Hathras: What we know about crush that killed 121 in Uttar Pradesh

By Cherylann Mollan, BBC News, Mumbai • Dilnawaz Pasha, BBC Hindi, Hathras

Watch: Survivors recount the horror of India religious event crush

The number of people killed in a crush at a religious gathering in the northern Indian state of Uttar Pradesh has risen to 121, making it one of the deadliest such disasters in more than a decade.

The incident took place during a satsang (a Hindu religious festival) in Hathras district on Tuesday.

Police said the number of people present at the venue was three times the permitted limit and most of those who died or were injured were women.

A case has been registered against the event’s organisers.

The tragedy has sparked outrage in India, and has led to questions about lapses in safety measures.

grey placeholderGetty Images People gather where a stampede killed people during a sermon at Hathras in India's Uttar Pradesh state on July 3, 2024. Survivors of India's deadliest stampede in over a decade on July 3 recalled the horror of being crushed at a vastly overcrowded Hindu religious gathering that left 116 people dead. (Photo by Arun SANKAR / AFP) (Photo by ARUN SANKAR/AFP via Getty Images)Getty Images

The site at which the event was held

What happened?

The crush took place in Pulrai village, where a self-styled godman called Bhole Baba was holding a religious gathering.

Officials said the event was massively overcrowded.

Authorities had given permission for 80,000 people to gather but around 250,000 people attended the event, according to the first information report (FIR) lodged by the police.

Chaos broke out at the end of the event as the preacher was about to leave in his car.

The police report said thousands of devotees ran towards his vehicle and began collecting dust from the path in an act of devotion.

As crowds swelled, several of those sitting and squatting on the ground got crushed.

The document added that some people tried running to a patch of mud-filled fields across the road, but were forcibly stopped by the organisers and were crushed.

Police have registered a case against a man who they say was the event’s main organiser and a few others on several charges, including culpable homicide.

grey placeholderGetty Images Shoes are pictured at the site of a stampede at Hathras in India's Uttar Pradesh state on July 3, 2024. Survivors of India's deadliest stampede in over a decade on July 3 recalled the horror of being crushed at a vastly overcrowded Hindu religious gathering that left 116 people dead. (Photo by Arun SANKAR / AFP) (Photo by ARUN SANKAR/AFP via Getty Images)Getty Images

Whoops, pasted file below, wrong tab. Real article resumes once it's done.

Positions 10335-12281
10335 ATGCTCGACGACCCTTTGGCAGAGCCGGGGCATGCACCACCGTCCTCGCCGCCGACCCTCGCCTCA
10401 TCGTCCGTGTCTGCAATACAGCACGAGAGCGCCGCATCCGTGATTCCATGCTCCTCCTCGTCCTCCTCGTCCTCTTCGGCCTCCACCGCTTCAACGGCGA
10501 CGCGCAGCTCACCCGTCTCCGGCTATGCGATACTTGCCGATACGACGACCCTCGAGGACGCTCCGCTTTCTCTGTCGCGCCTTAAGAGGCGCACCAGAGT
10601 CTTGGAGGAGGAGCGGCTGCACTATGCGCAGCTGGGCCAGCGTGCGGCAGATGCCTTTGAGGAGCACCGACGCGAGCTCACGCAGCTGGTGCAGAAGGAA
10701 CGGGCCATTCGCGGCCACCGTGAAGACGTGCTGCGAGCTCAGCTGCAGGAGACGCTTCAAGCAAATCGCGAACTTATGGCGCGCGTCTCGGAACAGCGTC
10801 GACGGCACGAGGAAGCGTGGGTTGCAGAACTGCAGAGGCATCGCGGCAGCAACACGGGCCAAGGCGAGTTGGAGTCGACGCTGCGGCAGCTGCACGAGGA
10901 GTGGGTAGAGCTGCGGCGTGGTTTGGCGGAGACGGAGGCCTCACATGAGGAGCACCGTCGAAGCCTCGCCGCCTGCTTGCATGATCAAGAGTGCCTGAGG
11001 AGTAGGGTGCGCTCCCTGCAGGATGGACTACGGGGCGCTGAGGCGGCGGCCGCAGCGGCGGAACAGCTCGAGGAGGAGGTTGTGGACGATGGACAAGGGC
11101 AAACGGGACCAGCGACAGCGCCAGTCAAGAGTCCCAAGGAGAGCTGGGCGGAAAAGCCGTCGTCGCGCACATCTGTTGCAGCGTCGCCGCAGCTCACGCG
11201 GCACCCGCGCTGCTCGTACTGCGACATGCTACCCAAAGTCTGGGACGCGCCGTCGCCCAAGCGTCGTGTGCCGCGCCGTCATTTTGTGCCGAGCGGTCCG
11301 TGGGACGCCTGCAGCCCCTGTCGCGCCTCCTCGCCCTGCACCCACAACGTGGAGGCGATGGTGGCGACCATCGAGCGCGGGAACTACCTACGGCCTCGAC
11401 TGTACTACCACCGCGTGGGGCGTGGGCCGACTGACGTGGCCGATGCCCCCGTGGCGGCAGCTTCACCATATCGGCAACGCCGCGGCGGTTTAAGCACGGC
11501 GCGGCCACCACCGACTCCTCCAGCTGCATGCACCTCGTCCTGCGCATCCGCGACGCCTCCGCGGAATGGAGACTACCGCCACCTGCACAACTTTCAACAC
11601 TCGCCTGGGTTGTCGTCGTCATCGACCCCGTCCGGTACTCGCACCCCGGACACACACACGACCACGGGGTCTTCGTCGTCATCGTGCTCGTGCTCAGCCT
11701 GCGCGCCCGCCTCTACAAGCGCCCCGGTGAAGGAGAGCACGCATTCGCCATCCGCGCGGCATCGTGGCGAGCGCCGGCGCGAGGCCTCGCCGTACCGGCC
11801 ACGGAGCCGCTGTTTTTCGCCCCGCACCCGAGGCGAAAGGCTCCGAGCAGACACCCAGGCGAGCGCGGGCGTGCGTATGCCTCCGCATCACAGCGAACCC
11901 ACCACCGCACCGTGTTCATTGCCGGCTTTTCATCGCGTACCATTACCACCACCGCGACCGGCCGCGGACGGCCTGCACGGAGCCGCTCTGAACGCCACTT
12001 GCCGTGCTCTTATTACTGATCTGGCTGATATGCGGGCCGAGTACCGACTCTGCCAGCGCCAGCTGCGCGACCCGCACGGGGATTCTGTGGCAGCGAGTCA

Shoes lie scattered at the site of the disaster

On Tuesday, distressing images from the site were circulated online.

Some videos showed the injured being taken to hospitals in pick-up trucks, tuk tuks and even motorbikes.

Other clips showed distraught family members screaming outside a local hospital as they tried to find their loved ones among rows of bodies left at the entrance.

Bunty, who uses only one name and comes from the state’s Aligarh district, said he was devastated at the loss of his mother.

He saw her body lying outside a hospital on a news channel on Tuesday evening.

“But when I went there, I could not find my mother and have since been trying to locate her body,” he told BBC Hindi.

Others expressed anger over the incident.

Ritesh Kumar, whose 28-year-old wife was among those killed, said his life had been upended.

“My family has been destroyed. The government should see to it that we get justice,” he said.

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Families of the victims are devastated and in shock

Who is Bhole Baba?

The self-styled godman’s original name is Suraj Pal but he reportedly re-christened himself Narayan Sakar Vishwa Hari. His devotees call him Bhole Baba.

He hails from Bahadurpur village in Kasganj district, which is about 65km (40 miles) from Hathras.

Sanjay Kumar, a senior police officer in the state, told BBC Hindi that he was a constable in the police but was suspended from service after a criminal case was lodged against him.

He was reinstated in the force after a court cleared him but left his job in 2002, Mr Kumar added.

Details about his life are sketchy, but Mr Kumar says that after leaving the force, he began to call himself Bhole Baba.

He does not have much social media presence, but has hundreds of thousands of followers in Hathras and neighbouring districts.

Huge crowds attend his sermons where he is mostly seen in white clothes.

Since the tragedy, the preacher is believed to be hiding in his ashram in Mainpuri, about 100km (62 miles) from Pulrai village.

Shalabh Mathur, a senior official in Aligarh police, said a search was underway to find him and question him.

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Gomti Devi holds up a locket with the religious leader’s image

Police say he runs an organisation called the Ram Kutir Charitable Trust, which was also the main organiser of Tuesday’s event.

Satsangs are events where people gather to pray, sing devotional songs or listen to a preacher and they are often attended by a large number of women.

Gomti Devi, who was present at the event, said she had a lot of faith in the Bhole Baba.

She said she wears a locket with his photo because he “cures diseases, ends domestic troubles, and provides employment”.

Additional reporting by Abhishek Mathur in Hathras and Dinesh Shakya for BBC Hindi



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